The idea that Josie couldn’t be a complete woman without the (unrequited) love of a good man is dated and very messed up. In general, while the episode has several significant female characters in it, they are almost all pretty negative. The possessed nuns are EVOL. Julia is a coward. DTG schoolteacher and the diner waitress are non-entities. And Josie starts out sparky, but ends up a sacrificial victim who is completely erased from the story in the end. Maybe if Glass had actually bothered to spend a bit more time on the convent setting and dynamic, it might have worked. But instead, he tosses a lot of disparate elements into the pot and they don’t really gel.

Part of what makes the episode so depressing is how clearly outmatched Henry, Josie and Julia are in this story by Abaddon. I found Julia’s claim that no one taught her about “true evil” puzzling, since Pre-Vatican nuns got a real earful on how to deal with supernatural and especially demonic evil. Sure, she was young and vulnerable, and still would have been overwhelmed, but the concept shouldn’t have come completely out of the blue.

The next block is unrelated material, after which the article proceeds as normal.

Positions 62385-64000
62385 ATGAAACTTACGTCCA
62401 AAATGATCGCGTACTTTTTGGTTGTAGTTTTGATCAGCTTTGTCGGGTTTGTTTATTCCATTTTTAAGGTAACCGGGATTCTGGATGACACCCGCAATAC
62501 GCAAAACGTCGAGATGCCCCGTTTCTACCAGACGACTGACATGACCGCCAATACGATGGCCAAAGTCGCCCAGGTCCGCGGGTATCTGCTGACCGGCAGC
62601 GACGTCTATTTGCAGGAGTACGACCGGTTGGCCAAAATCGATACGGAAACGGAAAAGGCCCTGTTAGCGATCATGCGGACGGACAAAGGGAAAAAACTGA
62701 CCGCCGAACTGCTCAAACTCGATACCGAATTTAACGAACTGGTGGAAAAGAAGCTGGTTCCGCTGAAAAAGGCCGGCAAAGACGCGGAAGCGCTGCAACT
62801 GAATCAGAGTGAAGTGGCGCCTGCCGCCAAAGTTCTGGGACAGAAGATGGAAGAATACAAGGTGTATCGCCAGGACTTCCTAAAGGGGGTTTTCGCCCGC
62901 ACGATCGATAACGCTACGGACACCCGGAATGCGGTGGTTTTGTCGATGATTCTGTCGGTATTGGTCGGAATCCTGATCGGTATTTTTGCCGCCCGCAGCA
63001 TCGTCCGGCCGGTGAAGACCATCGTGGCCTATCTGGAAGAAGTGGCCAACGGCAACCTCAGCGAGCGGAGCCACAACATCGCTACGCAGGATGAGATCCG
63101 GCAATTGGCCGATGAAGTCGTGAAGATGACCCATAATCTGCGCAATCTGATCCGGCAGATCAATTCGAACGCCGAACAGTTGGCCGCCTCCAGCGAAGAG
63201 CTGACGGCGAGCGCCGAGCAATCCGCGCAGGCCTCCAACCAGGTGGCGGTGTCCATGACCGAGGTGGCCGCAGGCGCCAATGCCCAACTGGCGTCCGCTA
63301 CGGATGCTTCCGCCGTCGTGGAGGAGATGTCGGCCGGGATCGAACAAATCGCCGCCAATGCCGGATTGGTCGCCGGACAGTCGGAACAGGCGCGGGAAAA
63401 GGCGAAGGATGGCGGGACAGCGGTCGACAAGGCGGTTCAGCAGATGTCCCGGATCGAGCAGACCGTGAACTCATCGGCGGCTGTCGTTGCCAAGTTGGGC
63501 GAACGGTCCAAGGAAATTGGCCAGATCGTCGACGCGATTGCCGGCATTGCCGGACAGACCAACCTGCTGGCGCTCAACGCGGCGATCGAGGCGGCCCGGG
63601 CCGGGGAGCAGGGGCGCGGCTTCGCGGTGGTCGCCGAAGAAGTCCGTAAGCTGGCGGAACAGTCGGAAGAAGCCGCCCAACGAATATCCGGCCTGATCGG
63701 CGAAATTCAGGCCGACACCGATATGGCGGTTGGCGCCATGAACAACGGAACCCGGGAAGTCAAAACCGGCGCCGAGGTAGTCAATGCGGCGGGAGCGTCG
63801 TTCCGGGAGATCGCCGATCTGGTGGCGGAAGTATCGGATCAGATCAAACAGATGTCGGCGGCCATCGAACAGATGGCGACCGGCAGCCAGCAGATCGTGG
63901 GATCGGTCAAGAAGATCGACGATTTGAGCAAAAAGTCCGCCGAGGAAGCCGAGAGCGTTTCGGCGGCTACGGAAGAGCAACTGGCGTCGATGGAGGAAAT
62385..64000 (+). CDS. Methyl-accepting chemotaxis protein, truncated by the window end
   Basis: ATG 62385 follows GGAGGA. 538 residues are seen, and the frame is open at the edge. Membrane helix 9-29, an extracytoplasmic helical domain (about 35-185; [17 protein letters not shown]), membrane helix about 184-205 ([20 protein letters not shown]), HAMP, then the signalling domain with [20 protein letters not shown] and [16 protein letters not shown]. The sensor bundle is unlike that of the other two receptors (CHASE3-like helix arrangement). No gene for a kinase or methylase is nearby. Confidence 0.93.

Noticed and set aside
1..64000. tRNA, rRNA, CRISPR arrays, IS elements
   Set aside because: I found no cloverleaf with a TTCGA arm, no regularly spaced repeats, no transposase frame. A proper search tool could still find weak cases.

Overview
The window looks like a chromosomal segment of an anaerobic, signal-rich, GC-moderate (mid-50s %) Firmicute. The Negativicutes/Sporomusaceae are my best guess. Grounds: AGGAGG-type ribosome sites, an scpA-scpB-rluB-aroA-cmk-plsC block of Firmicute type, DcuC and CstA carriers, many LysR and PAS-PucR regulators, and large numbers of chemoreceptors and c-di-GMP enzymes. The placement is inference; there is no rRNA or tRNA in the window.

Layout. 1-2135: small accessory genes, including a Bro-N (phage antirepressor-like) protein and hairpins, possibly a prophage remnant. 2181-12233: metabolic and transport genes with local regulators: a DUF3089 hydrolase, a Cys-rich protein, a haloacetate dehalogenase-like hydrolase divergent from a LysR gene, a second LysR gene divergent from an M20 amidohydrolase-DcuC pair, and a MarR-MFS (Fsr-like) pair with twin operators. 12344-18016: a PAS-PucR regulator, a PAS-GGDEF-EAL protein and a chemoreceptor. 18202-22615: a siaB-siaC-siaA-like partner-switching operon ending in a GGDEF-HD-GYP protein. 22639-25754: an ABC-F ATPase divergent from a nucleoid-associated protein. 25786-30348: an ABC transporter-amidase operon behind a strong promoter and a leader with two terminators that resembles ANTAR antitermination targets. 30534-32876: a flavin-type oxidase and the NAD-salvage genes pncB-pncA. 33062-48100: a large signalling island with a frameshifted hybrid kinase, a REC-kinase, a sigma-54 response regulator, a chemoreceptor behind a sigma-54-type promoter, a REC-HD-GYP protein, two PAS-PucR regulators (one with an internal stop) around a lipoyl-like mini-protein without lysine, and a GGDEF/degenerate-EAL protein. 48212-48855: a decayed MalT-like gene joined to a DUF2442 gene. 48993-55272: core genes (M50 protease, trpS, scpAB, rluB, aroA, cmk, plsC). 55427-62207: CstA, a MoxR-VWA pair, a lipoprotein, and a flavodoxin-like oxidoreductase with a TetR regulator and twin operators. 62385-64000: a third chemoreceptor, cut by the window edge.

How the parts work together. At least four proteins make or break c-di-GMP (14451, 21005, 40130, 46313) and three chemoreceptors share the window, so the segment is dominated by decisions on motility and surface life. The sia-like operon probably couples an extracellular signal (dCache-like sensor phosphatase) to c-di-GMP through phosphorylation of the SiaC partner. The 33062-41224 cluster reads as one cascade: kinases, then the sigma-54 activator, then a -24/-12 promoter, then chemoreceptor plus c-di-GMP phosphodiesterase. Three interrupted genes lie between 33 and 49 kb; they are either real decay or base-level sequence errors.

I guess Julia is supposed to be some sort of analogue for Sam and his waffling over hunting, but the analogy mostly made me wish he’d get off the pot already and make a decision. Further, what he learned about Abaddon didn’t really add to the hunt for her. This was all really old information and the Brothers already knew where she’d been all that time. She did pop out of their motel closet, after all.

But the way Abaddon is portrayed in this episode doesn’t make a whole lot of sense. She is portrayed as so overwhelmingly powerful that Julia’s entire life is blighted by their encounter, Josie is completely destroyed, and Henry is made a fool of. Yet, we already know that even though she is able to massacre the American Men of Letters, Henry will shortly after trap her and the Brothers will trap her yet again once she reaches the present time. And, of course, her power is nothing compared to Cain’s.